SB: What were the biggest challenges you faced in the making of both films?


BF: Location as I’ve already mentioned, is always a challenge. Fortunately we were able to use our place of work for LOCK UP, and after much deliberation my parents house became the location for STITCHES. Budget wasn’t too much a constraint on the most part, so really the big hurdles we had to overcome was actually in writing the script for STITCHES, which we knew had to be a real step ahead of LOCK UP in just about every way. We did about 7 drafts in the end, and worked hard to get it as tight as possible, and eventually came up with something we felt was a solid follow up.


One thing that was a little tricky with STITCHES, was that we needed to shoot pretty much the whole film in the day, because of the late setting/early rising sun in the British summertime. In rooms with lots of natural light that’s always really tricky of course, but I think we pulled it off brilliantly even if I do say so myself.


Finally, with STITCHES we also knew a big challenge was to be coming up with better makeup than the very cheap plastic mask we used in “Lock Up”. So with a bit of Googling I came upon London based Millennium FX ( owned by effects supremo Neill Gorton. Seeing their history of amazing work, I thought it was unlikely we’d be able to do anything through them on our zero budget work, but as with everything about BLOODY CUTS so far I’ve found that there’s some very generous people, and that it’s always worth trying! So one Saturday afternoon, I fired across an email to them, and before I knew it I was walking around their premises being introduced to the team!


They agreed to work in association with us, basically as a sponsor, having been so impressed with what we’d done with no money on LOCK UP. Neill Gorton comes from a low budget horror filmmaking background so totally knew where we were coming from, and we’re eternally grateful for everything that they’ve done so far. God knows what STITCHES would have become without their ace designs and prosthetic work!


SB: While LOCK-UP is a compact nugget of suspense, STITCHES tells more of a story. I don’t want to give too much away, but the final reveal certainly tugs at a common fear. How was the story developed?


BF: I know some people have preferred LOCK UP to STITCHES because of the familiar ground of an empty building late at night, and the idea of isolation and travelling into the unknown when you’re doubtful as to just how safe it might be. It’s more relatable in that respect, whereas in Episode 2 I think we have something which I’ve referred to our Hollywood production because it not only plays on more cliches, but features the stupid teenager who walks herself right into trouble!


I guess I’ve given the ending away here somewhat, so spoiler alert!…


I’m a big fan of urban legends and in exploring story ideas early on I was reminded of the classic “clown in the corner” tale, which even on paper is quite a fear inducing idea. So I went about adapting that into something a little different, where I could embellish the story a little and set it up differently enough from the source, so that it felt fresh.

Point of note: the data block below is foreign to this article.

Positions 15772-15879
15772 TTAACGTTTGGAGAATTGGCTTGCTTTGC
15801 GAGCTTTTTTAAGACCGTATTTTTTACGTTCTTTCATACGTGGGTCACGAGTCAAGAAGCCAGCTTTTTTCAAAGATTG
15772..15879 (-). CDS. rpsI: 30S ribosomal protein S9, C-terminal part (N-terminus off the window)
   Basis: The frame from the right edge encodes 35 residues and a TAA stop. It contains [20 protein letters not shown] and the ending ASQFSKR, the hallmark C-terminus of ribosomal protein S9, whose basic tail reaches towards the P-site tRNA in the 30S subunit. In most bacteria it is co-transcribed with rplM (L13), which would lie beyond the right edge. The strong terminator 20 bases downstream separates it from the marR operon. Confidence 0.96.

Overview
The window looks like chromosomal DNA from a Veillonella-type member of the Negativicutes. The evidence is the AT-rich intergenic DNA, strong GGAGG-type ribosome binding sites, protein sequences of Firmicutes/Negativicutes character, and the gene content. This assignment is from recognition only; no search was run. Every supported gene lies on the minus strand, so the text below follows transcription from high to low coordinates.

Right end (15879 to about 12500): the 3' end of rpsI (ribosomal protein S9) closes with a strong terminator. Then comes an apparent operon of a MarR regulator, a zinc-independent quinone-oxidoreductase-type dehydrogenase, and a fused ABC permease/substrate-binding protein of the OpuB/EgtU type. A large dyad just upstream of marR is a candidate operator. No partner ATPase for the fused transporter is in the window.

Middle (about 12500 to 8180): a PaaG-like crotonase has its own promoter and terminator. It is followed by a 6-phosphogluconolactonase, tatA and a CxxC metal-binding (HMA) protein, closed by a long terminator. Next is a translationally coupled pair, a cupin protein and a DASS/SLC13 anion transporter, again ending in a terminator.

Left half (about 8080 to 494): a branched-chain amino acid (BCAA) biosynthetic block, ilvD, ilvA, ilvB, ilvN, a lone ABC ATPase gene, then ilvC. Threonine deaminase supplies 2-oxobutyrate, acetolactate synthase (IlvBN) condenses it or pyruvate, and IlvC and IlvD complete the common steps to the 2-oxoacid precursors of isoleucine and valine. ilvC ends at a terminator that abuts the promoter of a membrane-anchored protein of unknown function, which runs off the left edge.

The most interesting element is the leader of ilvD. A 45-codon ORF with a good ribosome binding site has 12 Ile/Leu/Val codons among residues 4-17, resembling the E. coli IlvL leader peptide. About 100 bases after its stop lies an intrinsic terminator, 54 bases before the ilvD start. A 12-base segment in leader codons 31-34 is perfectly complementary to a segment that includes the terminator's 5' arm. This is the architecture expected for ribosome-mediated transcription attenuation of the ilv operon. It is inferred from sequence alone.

Clowns are an easy choice when it comes to horror, and I wanted the chance to try and create a memorable character that could quite easily be a slasher type character in the Jason Vorhees/slasher mould. Whether we achieved that is up to the viewer to decide, but we made a concerted effort to avoid the obvious in his overall look, whilst playing on certain tropes that we all know and love/hate. If you’re on YouTube, search for “scary clown” and see the results; there’s a weird fascination for these men behind the mask, so its not a good time to be a sufferer of coulrophobia!



SB: I’d be remiss to not ask: Who owned all of the figures and figurines in STITCHES? They got my geeky heart all aflutter.


BF: Had we been able to get more coverage you’d have seen a lot more toys, as we’d set dressed many more collectables around the place. There was probably in excess of 50 toys, mostly still in their original boxes, which were mostly owned by my brother and I. Our writer Joel Morgan also contributed some which were seen in the living room opening scenes. I love the McFarlane figurines, and was disappointed to see my collectable Edward Scissorhands get snapped to pieces in the opening, but it was a worthwhile sacrifice!


SB: What do you think these BLOODY CUTS shorts are bringing to the table that isn’t currently being offered in horror?


BF: I think the fact that we’re UK based, and that there’s not many other people doing this type of thing over here, is one selling point. Also because we’re able to do so much on so little is surprising to most, and of course our work is highly polished unlike a lot of other quick turnaround web series.


But ultimately I’m the first to admit we aren’t pushing the boundaries of horror, and that’s intentional. Because within the constraints of these short films there’s a lot to cover, so it makes sense for us to play on familiar setups and cliches, in turn making our material much more accessible to a general audience.